Counterintuitive Reaction to Bronchitis from Cold Air Outdoors?

I was so congested this morning I couldn't catch my breath. Not being the neatest, my car needed cleared out to get me to the hospital. It was 27 degrees out with ice everywhere. My husband was trying to find his IDs, and so didn't help with the car. Against all logic, the hard work in the cold air cleared my breathing and I ended up not needing to go to the hospital, and have been OK all day long.


You'd think working in the frosty air would have made it worse instead of better (I'm truly grateful it did, as I shouldn't be in a hospital with a low immune system), but can anyone tell me why it did? Just curious. This is, fortunately, a light case of bronchitis, but it did give me a scare. I haven't had a second bout, so I think I'm clear. If not, I'll take care of it.

By Cornelia from OR

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January 18, 20130 found this helpful

You're right, for the congestion to clear whilst out in the freezing cold IS counterintuitive.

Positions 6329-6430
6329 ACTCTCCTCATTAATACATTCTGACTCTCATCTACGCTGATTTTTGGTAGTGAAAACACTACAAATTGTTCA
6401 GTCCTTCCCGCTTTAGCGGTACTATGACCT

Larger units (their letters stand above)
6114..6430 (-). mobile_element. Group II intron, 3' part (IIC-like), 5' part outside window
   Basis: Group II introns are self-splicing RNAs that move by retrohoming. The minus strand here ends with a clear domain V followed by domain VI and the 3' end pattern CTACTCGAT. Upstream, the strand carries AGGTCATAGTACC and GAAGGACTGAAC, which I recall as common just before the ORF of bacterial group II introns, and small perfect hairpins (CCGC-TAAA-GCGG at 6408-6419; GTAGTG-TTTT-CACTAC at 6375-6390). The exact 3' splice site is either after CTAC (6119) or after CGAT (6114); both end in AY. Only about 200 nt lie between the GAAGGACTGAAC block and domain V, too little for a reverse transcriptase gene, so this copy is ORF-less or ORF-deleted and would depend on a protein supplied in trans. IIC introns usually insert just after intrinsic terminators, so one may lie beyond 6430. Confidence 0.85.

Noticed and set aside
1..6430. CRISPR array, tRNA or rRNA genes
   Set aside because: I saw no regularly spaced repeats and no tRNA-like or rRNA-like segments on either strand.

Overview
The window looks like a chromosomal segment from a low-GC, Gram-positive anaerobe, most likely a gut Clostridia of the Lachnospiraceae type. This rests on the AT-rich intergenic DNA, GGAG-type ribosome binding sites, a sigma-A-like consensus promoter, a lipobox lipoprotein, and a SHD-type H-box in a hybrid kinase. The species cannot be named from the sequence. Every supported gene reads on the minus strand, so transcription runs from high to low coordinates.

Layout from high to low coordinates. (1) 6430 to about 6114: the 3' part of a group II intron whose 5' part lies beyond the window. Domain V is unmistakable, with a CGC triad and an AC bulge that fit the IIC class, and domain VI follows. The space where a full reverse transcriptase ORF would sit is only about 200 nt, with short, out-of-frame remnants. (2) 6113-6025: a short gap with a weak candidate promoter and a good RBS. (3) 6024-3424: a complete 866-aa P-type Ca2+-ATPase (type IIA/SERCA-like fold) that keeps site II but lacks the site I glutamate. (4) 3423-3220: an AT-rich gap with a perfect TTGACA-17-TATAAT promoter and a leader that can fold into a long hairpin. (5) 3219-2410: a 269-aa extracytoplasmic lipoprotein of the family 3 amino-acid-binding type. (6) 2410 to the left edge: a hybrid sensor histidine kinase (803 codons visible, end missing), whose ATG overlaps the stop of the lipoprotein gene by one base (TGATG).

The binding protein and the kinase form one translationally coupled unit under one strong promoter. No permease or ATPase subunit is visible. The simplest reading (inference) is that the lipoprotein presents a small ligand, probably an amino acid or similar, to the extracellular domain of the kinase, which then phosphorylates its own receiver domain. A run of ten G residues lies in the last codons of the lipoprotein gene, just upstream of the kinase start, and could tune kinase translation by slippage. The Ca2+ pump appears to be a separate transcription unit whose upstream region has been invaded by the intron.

Do you have allergies or sinus problems? I do. There are times I wake in the morning to find I'm congested-sometimes I have a headache too. Once I'm up and moving around the congestion drains, though, and I'm fine.


If this happens again you might want to think about sleeping on a wedge pillow that elevates your upper body, and looking for allergens in your bedroom.

Allergens in a bedroom can be from any source, even ones that were not a problem previously. Dust, pet dander, smoke from a fireplace or wood stove, a reformulated laundry soap, mold/mildew; the list is nearly endless.

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January 18, 20130 found this helpful

The cold air causes contractions at nerve,blood vessel, and tube endings. This is why your fingers and toes get cold and why your sinuses stop running outside. When you go inside or hold your hands to a fire, the vessels/tubes/nerves dilate and fluids/blood returns.


Victorian houses have vestibules at the front door so that women could blow their nose in privacy when they entered the warm house.

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